I honestly wasn’t even thinking about doing another Broncos concept, but then I came across this poorly Photoshopped (but still pretty awesome) photo of a 1955 Baltimore Colts throwback-clad Peyton Manning as a Bronco, so I decided to come up with a full uniform for it for fun. I forwent (is that the right word?) the striped socks because it muddied up the final product and made this uniform look more like what the Bears would wear.
What follows is a flurry of Browns concepts that only differ in their alternate uniforms
Striped socks return to the home uni, I swapped the pant stripe color (not saying that orange-brown-orange is a bad striping pattern, it just looks unbalanced with the rest of the uniform), and added three different throwbacks: the first one being a throwback to the original 1946 Cleveland Browns of the AAFC, a squad that would go on to win it all that year. The throwback has no player name, as the advancement of technology, HDTV, real-time screen graphics, easy access to information on players via smartphone, etc. have made NOBs on a throwback uniform obsolete in 2012 IMHO, so why include a player name on a uniform that didn’t originally have one back in its day? Regardless of the NFL’s rule mandating NOBs on all jersey tops, I still feel they should be left off of throwbacks that didn’t have one.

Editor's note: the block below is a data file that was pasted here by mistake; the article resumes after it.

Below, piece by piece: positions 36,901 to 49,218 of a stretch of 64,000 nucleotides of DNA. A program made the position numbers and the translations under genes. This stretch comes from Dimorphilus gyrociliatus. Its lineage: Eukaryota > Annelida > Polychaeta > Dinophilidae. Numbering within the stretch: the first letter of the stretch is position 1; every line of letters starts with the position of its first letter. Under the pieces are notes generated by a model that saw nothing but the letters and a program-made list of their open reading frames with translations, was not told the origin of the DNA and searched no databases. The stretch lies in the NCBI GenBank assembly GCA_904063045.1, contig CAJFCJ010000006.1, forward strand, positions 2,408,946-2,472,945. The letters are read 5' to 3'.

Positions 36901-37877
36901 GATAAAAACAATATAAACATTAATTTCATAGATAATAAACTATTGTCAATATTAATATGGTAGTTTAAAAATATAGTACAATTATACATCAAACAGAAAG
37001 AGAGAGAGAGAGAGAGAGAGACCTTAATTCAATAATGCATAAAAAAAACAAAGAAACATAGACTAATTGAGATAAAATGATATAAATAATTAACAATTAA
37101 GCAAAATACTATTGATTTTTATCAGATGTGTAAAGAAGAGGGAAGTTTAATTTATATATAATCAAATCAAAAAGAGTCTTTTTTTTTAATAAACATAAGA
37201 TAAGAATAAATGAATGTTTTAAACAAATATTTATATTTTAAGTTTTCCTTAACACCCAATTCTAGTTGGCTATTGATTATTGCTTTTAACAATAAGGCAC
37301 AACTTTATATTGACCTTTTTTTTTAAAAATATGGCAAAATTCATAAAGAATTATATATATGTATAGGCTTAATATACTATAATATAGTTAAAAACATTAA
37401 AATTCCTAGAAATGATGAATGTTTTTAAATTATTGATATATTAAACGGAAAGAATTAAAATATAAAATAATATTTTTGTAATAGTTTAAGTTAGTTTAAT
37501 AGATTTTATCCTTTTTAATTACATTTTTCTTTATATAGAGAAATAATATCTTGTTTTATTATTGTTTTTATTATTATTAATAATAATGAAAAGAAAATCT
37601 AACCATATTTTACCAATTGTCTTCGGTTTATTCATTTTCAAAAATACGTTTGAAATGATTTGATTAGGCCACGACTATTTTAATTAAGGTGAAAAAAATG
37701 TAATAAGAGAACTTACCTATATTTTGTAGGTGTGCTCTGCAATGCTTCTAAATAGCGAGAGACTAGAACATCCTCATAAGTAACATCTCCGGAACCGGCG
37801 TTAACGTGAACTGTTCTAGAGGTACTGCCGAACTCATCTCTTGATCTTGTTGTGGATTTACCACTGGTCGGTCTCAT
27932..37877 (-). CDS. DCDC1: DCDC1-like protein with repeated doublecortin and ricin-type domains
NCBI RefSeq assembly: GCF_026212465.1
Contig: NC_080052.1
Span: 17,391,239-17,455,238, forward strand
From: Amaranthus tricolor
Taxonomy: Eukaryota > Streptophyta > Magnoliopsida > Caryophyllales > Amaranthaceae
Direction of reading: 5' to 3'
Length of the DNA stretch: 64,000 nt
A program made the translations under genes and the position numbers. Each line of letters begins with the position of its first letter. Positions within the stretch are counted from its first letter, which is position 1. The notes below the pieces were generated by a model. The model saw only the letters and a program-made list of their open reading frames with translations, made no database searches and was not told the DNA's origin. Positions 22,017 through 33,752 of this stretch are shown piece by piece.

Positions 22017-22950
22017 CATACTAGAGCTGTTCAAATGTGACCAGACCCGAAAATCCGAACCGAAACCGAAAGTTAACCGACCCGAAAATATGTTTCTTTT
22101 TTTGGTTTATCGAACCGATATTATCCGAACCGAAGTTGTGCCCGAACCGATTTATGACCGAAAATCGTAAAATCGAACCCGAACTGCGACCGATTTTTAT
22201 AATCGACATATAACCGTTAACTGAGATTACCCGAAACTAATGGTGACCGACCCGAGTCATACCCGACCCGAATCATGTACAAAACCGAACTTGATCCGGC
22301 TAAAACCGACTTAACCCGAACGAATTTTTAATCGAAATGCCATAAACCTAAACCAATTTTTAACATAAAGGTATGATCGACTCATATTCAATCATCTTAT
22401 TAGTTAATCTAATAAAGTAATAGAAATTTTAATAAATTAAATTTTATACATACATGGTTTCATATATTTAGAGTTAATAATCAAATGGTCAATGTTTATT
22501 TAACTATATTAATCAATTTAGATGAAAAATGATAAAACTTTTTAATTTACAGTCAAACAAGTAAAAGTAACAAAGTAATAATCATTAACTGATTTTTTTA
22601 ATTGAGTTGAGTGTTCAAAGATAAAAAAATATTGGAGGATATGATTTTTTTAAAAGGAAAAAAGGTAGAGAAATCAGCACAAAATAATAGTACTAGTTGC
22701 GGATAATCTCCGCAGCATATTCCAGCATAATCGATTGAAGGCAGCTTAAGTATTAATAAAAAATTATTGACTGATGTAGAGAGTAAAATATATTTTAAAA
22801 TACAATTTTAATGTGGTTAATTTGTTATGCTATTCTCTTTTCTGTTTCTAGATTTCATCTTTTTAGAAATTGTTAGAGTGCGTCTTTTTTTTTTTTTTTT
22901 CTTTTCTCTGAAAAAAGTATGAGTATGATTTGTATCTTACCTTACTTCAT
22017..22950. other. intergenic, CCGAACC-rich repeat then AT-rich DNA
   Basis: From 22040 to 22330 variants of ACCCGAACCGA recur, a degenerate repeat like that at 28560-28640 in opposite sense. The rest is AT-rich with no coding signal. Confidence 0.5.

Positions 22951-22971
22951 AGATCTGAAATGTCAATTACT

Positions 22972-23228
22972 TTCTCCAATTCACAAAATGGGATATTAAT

Although, I have prepared for any and all failed attempts to get a player-nameless uni on the NFL gridiron, so here’s the same throwback with a NOB (assuming you’re saying “Name On Back” and not “N.O.B.”. If the latter, than substitute “a NOB” with “an NOB”).
A white version of the throwback from concepts 1 and 2, w/o NOB.
A white version of the throwback from concepts 1 and 2, w/ NOB.
I know what you’re thinking: “They’re the Browns, not the Oranges“, and I agree. But this is the third throwback, which is based off of the 1954-1955 NFL champion Browns squad. Even though this was only their Preseason uni, I included it because they had this in their “uni lineup” when they were crowned the NFL Champions in 1954 and 1955, with the 1953 version not exactly having the same results. No player name on this version.
Same as concept #5, but w/ NOB.
That’s it for now, *Philip DeFranco voice* and I’ll see you next time.
And that’s all I got — wasn’t planning on pinch-hitting so that’s it for today. Don’t forget to do your part to stop the scourge of uni-ads. Tell Mr. Stern (and anyone else) in no uncertain terms that uni junk will not be tolerated. We can stop this!
“If they could figure out where the soul would be, they’d probably sell that space as well.”